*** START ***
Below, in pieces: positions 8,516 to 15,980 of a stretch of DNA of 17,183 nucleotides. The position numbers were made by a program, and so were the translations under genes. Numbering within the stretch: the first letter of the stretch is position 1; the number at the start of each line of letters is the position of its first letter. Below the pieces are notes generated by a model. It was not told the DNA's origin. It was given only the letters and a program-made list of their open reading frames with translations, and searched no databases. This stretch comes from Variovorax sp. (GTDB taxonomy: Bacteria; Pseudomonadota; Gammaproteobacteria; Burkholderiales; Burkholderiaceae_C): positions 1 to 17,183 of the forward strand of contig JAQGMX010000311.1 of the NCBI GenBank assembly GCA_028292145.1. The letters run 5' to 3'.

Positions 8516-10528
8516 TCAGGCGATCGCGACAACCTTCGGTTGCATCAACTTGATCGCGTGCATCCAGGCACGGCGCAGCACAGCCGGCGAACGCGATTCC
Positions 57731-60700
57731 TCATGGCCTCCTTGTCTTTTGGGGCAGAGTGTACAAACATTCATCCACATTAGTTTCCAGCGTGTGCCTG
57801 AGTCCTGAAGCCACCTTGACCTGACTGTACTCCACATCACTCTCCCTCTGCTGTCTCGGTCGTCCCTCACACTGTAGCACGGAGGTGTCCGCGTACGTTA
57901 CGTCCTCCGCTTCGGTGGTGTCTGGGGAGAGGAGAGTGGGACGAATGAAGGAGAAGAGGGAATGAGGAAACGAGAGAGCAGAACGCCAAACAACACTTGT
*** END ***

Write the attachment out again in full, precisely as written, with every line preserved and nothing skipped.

Below, in pieces: positions 8,516 to 15,980 of a stretch of DNA of 17,183 nucleotides. The position numbers were made by a program, and so were the translations under genes. Numbering within the stretch: the first letter of the stretch is position 1; the number at the start of each line of letters is the position of its first letter. Below the pieces are notes generated by a model. It was not told the DNA's origin. It was given only the letters and a program-made list of their open reading frames with translations, and searched no databases. This stretch comes from Variovorax sp. (GTDB taxonomy: Bacteria; Pseudomonadota; Gammaproteobacteria; Burkholderiales; Burkholderiaceae_C): positions 1 to 17,183 of the forward strand of contig JAQGMX010000311.1 of the NCBI GenBank assembly GCA_028292145.1. The letters run 5' to 3'.

Positions 8516-10528
8516 TCAGGCGATCGCGACAACCTTCGGTTGCATCAACTTGATCGCGTGCATCCAGGCACGGCGCAGCACAGCCGGCGAACGCGATTCC
Positions 57731-60700
57731 TCATGGCCTCCTTGTCTTTTGGGGCAGAGTGTACAAACATTCATCCACATTAGTTTCCAGCGTGTGCCTG
57801 AGTCCTGAAGCCACCTTGACCTGACTGTACTCCACATCACTCTCCCTCTGCTGTCTCGGTCGTCCCTCACACTGTAGCACGGAGGTGTCCGCGTACGTTA
57901 CGTCCTCCGCTTCGGTGGTGTCTGGGGAGAGGAGAGTGGGACGAATGAAGGAGAAGAGGGAATGAGGAAACGAGAGAGCAGAACGCCAAACAACACTTGT